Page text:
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edu180atl: todd wass 10.4.12

As I sit waiting patiently for one of my pitchers to show up for his off-season workout, I am struck by the complexity of what “off-season workouts” truly mean to a high school athlete. I think about where this will fit in to his day. Still months away from try-outs, and yet his focus is on balancing school while preparing for the perfect first pitch of the season; such is the life of the student athlete.

During the pitching session, we worked on throwing a change-up; a wickedly fun pitch to throw, but frustratingly difficult to master the touch, pressure, and proper pronation of the hand during release. After several attempts at throwing conventional change-ups with various grips with little success –missing his target by some twenty feet each time –I decided to go rogue: to go against conventional baseball ideology and teach a different kind of change-up to this pitcher. Simple in its origin, I asked this pitcher to simply throw a two-seam fastball but just before releasing the ball I asked him to throw the ball with forty percent effort.

While skeptical upon hearing my advice, upon the first attempt at the new change-up, he threw a magnificent pitch –slower than his fastball and with all the movement of the traditional change-up. However, that success was just a small piece of the larger surreal moment; this success made him giddy with a large smile and a boyish laugh ending with exclaiming, “that’s so cool!” He could not control his excitement.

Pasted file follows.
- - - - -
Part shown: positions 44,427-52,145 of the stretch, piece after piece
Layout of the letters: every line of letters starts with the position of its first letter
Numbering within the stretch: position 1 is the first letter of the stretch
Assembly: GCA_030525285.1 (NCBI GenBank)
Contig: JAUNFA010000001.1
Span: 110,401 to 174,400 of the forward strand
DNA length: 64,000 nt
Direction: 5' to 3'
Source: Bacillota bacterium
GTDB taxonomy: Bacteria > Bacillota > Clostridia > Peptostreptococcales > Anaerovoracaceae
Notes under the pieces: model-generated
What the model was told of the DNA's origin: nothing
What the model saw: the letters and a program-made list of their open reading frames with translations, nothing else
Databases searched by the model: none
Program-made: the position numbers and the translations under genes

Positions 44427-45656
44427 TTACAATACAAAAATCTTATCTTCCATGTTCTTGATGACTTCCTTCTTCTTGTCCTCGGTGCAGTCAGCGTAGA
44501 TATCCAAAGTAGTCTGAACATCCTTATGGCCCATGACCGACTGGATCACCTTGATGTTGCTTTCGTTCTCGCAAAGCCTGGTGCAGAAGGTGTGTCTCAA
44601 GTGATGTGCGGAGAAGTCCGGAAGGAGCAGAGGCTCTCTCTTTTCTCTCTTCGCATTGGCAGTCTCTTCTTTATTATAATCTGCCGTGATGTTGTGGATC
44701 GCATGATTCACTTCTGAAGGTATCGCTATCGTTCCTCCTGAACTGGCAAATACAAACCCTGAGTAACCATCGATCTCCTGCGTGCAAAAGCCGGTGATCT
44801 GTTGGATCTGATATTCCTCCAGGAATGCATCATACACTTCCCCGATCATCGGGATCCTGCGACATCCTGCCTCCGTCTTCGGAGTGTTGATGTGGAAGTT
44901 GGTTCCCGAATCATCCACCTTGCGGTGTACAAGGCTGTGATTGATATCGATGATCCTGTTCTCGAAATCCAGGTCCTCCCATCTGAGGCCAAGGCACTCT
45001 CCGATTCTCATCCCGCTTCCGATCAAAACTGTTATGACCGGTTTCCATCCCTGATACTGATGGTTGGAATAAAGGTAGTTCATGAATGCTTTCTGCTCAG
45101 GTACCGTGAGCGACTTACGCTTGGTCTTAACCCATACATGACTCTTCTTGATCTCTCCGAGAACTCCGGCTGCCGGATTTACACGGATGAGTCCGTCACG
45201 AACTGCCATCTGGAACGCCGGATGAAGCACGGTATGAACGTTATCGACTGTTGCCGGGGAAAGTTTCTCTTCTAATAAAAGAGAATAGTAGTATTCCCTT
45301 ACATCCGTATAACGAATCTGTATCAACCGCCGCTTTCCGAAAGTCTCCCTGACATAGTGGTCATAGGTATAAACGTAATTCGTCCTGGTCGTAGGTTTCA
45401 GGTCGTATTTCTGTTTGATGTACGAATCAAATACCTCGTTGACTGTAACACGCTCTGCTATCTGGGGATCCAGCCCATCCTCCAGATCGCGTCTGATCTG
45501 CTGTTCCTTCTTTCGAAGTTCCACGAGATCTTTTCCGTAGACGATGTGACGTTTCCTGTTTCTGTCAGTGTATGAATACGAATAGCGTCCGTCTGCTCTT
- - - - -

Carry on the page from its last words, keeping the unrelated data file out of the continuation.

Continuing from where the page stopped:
I know that this moment is permanently etched in his brain and mine because for this struggling pitcher the game of baseball became fun again, and for the teacher and coach, I learned that there are times to throw convention to the wind.

About the author: Todd Wass (@toddw42) teaches 7th grade Global Studies at The Lovett School. He is a reader, coach, lifelong learner, devoted husband, and avid outdoorsman. 

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3 Comments Post a comment
  1. Sarah #

    You had a teacher “ah ha” moment. They are very rare but an ultimate thrill to see when a student gets what is being taught and excels.

    October 5, 2012
  2. Baron Heinemann #

    Okay, okay, I’ll follow yet another blog. But, ONLY because I know you personally as a friend and IF you promise that not all blog posts will be about baseball. 🙂 Great post Todd; we miss you around here!

    October 6, 2012
  3. Todd, I love this story. You tell a tale of profound importance – both in the literal and in the metaphorical. As an analogy, I cannot help but think of the translation here if this occurrence had been in the more “traditional classroom.” Would the learner have received initial grades that would have made him grow frustrated to the point of quitting? Would the teacher have employed similar strategies if this had been math or English? There are many lessons here for us all to apply to our teaching and learning situations. Thank you! Hope we run into each other again soon. Every time we do, I become more impressed with your work and impact on learning.

    October 8, 2012

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